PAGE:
For the estimated half a million people in the US living with Parkinson’s disease, simple day-to-day activities can prove a challenge. But a new study claims exercise can improve balance, mobility and overall quality of life for individuals with the condition. In patients with less severe Parkinson’s, exercise may even reduce the risk of falls.
The researchers, including Colleen G. Canning, PhD, of the University of Sydney in Australia, publish their findings in the journal Neurology.
Parkinson’s disease is a progressive neurological disorder that is newly diagnosed in around 50,000 Americans each year. Onset is most common among individuals over the age of 60, and the disease affects around 50% more men than women.
Triggered by damaged neurons in an area of the brain that controls movement, Parkinson’s disease can cause involuntary movements or tremors, impaired balance and coordination, and problems standing and walking.
As such, falling is common among people with Parkinson’s; around 60% of individuals with the disease experience a fall each year, and approximately two thirds of these fall frequently.
“The resulting injuries, pain, limitations of activity and fear of falling again can really affect people’s health and well-being,” notes Canning.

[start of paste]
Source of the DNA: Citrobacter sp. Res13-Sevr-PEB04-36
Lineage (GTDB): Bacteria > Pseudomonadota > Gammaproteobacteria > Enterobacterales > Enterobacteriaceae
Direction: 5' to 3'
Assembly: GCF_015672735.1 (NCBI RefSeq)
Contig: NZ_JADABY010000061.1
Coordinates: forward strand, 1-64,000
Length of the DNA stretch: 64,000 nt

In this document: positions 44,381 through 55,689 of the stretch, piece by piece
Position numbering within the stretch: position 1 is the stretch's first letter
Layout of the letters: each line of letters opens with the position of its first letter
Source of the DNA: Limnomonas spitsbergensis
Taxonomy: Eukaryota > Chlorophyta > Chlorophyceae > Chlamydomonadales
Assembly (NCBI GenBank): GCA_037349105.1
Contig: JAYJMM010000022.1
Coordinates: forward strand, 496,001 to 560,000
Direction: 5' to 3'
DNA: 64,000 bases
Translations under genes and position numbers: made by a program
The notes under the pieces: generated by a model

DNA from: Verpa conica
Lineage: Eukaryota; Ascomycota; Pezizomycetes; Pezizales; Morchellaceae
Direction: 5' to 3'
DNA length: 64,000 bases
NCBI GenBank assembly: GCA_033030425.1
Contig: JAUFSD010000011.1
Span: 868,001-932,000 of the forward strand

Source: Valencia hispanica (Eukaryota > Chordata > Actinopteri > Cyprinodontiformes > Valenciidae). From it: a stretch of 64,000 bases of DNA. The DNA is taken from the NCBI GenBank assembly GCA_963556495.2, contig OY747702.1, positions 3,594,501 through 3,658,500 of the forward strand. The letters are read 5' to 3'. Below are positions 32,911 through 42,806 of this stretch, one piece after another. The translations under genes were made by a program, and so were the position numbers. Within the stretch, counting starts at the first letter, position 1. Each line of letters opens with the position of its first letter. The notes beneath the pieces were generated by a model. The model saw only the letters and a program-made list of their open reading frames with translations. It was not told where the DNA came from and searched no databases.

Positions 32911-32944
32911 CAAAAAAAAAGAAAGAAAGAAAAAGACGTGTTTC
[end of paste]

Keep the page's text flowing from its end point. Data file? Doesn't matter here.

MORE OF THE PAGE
In their study, the researchers set out to see whether exercise could reduce the risk of falls and improve balance, movement and overall life quality in 231 people with Parkinson’s.
Canning and colleagues randomized the participants to either take part in a 40-60 minute exercise program three times a week for 6 months or to continue with their usual care.
The exercise program consisted of balance and leg-strengthening exercises that were recommended and assessed by a physical therapist. The majority of exercises were performed at home under minimal supervision; around 13% of sessions were monitored by a physical therapist.
The team found that participants with less severe Parkinson’s disease who took part in the exercise program saw a 70% reduction in falls, compared with those who continued with their usual care.
What is more, participants who engaged in the exercise program reported improved mobility and balance, reduced fear of falls and better overall quality of life.
Commenting on their findings, Canning says:
“These results suggest that minimally supervised exercise programs aimed at reducing falls in people with Parkinson’s should be started early in the disease process.”
This is not the first study to note the benefits of exercise among people with Parkinson’s. In 2012, Medical News Today reported on a study published in the Archives of Neurology claiming resistance training, stretching and treadmill use may improve overall fitness and mobility in individuals with Parkinson’s.
Most recently, a study by researchers from the Karolinska Institutet in Sweden suggested that 6 hours of medium physical activity a day may even reduce the risk of developing Parkinson’s by 43%.
“These findings are important for both the general population and the health care of patients with Parkinson’s disease,” the researchers of that study noted.